The Full Tilt Boogie Band began touring in May 1970. Joplin remained quite happy with her new group, which received mostly positive feedback from both her fans and the critics.[3] Prior to beginning a summer tour with Full Tilt Boogie, she performed in a reunion with Big Brother at the Fillmore West in San Francisco on April 4, 1970.[16] Recordings from this concert were included in an in-concert album released posthumously in 1972. She again appeared with Big Brother on April 12 at Winterland where she and Big Brother were reported to be in excellent form.[6] By the time she began touring with Full Tilt Boogie, Joplin told people she was drug-free, but her drinking increased.[citation needed]

From June 28 to July 4, 1970, Joplin and Full Tilt joined the all-star Festival Express tour through Canada, performing alongside the Grateful Dead, Delaney and Bonnie, Rick Danko and The Band, Eric Andersen and Ian and Sylvia.[6] They played concerts in Toronto, Winnipeg and Calgary.[6][13] Footage of her performance of the song “Tell Mama” in Calgary became an MTV video in the 1980s and was included on the 1982 Farewell Song album. The audio of other Festival Express performances were included on that 1972 Joplin In Concert album. Video of the performances was included on the Festival Express DVD.

In the “Tell Mama” video shown on MTV in the 1980s, Joplin wore a psychedelically colored loose-fitting costume and feathers in her hair. This was her standard stage costume in the spring and summer of 1970. She chose the new costumes after her friend and designer, Linda Gravenites (whom Joplin had praised in the May 1968 issue of Vogue), cut ties with Joplin shortly after their return from Brazil, due largely to Joplin’s continued use of heroin.[3]

Among her last public appearances were two broadcasts of The Dick Cavett Show. In the June 25, 1970 appearance, she announced that she would attend her ten-year high-school class reunion. When asked if she had been popular in school, she admitted that when in high school, her schoolmates “laughed me out of class, out of town and out of the state.”[17] In the August 3, 1970 Cavett broadcast, Joplin referred to her upcoming performance at the Festival for Peace to be held at Shea Stadium in Queens, New York on August 6, 1970.

Joplin attended the reunion on August 14, accompanied by fellow musician and friend Bob Neuwirth, road manager John Cooke, and her sister Laura, but it reportedly proved to be an unhappy experience for her.[18] Joplin held a press conference in Port Arthur during her reunion visit. Interviewed by Rolling Stone journalist Chet Flippo, she was reported to wear enough jewelry for a “Babylonian whore.”[6] When asked by a reporter during the reunion if Joplin entertained at Thomas Jefferson High School when she was a student there, Joplin replied, “Only when I walked down the aisles.”[3][3][5] Joplin denigrated Port Arthur and the people who’d humiliated her a decade earlier in high school.[3]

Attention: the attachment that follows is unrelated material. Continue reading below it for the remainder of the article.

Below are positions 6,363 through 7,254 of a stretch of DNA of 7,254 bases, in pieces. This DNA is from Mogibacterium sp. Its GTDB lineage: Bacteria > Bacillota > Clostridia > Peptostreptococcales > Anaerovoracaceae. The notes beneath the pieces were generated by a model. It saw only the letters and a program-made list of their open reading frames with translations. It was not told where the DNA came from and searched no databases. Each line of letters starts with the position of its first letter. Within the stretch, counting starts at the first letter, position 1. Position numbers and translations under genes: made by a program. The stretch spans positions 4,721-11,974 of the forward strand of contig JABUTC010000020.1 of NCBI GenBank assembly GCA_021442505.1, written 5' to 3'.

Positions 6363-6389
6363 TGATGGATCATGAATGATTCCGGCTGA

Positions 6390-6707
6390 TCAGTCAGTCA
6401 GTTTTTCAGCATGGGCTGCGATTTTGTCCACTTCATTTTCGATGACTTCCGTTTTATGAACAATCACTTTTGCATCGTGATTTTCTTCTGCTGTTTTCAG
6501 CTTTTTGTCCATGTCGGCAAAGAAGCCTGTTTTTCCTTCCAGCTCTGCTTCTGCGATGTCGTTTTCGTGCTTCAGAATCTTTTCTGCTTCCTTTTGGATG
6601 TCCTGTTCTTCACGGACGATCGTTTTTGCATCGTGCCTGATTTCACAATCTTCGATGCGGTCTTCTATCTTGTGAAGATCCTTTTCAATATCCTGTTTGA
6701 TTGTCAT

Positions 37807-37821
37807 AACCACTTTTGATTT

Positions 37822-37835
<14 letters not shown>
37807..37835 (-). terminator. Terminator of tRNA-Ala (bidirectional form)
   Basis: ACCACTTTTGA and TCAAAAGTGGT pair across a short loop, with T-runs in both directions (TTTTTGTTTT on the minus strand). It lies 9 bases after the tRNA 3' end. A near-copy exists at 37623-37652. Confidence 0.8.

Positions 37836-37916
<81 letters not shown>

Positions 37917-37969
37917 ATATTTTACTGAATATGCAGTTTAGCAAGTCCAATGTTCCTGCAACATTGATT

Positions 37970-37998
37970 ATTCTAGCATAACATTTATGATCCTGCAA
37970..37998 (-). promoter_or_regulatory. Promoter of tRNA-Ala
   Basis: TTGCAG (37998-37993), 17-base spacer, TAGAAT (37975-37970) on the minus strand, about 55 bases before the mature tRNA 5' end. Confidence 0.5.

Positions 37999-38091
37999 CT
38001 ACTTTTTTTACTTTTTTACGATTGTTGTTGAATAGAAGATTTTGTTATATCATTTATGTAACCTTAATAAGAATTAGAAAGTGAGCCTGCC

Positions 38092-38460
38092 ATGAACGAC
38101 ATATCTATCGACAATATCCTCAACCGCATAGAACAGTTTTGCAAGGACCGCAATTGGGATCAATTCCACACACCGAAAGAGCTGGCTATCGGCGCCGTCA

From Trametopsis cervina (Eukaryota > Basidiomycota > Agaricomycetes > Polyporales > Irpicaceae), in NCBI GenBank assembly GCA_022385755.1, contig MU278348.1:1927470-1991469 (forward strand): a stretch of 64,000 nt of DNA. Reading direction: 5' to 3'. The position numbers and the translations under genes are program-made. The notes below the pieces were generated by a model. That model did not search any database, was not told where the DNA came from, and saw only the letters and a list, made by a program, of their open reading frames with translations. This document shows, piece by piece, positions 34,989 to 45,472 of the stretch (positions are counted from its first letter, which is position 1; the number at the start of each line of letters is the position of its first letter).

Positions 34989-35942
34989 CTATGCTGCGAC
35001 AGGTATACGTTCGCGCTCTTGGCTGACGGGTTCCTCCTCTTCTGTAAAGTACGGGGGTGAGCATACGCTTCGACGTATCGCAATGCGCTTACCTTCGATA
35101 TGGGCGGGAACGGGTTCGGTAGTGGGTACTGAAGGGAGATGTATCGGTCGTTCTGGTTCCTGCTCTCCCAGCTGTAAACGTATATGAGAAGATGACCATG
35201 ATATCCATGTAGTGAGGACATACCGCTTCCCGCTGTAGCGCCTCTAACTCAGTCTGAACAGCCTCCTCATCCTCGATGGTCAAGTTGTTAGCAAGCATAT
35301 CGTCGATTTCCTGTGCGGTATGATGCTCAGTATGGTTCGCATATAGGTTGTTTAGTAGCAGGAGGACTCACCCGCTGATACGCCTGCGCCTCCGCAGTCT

Joplin’s last public performance, with the Full Tilt Boogie Band, took place on August 12, 1970 at the Harvard Stadium in Boston, Massachusetts. A positive review appeared on the front page of the Harvard Crimson newspaper despite the fact that Full Tilt Boogie performed with makeshift sound amplifiers after their regular equipment was stolen in Boston.[8]

During September 1970, Joplin and her band began recording a new album in Los Angeles with producer Paul A. Rothchild, who had produced recordings for The Doors. Although Joplin died before all the tracks were fully completed, there was still enough usable material to compile an LP. “Mercedes Benz” was included despite it being a first take, and the track “Buried Alive In The Blues”, to which Joplin had been scheduled to add her vocals on the day she was found dead, was kept as an instrumental.

The result was the posthumously released Pearl (1971). It became the biggest selling album of her career[15] and featured her biggest hit single, a cover of Kris Kristofferson‘s “Me and Bobby McGee“. Kristofferson had been Joplin’s lover not long before her death.[19] Also included was the social commentary of the a cappellaMercedes Benz“, written by Joplin, close friend and song writer Bob Neuwirth and beat poet Michael McClure. In 2003, Pearl was ranked #122 on Rolling Stone magazine’s list of the 500 Greatest Albums of All Time.

During the recording sessions for Pearl, Joplin began seeing Seth Morgan, a 21 year-old Berkeley student, cocaine dealer and future novelist;[3][6][7] and checked into the Landmark Motel in Los Angeles to begin recording the Pearl album.[3][6][8] She and Morgan became engaged to be married in early September[5] and Joplin threw herself into the recording of songs for her new album.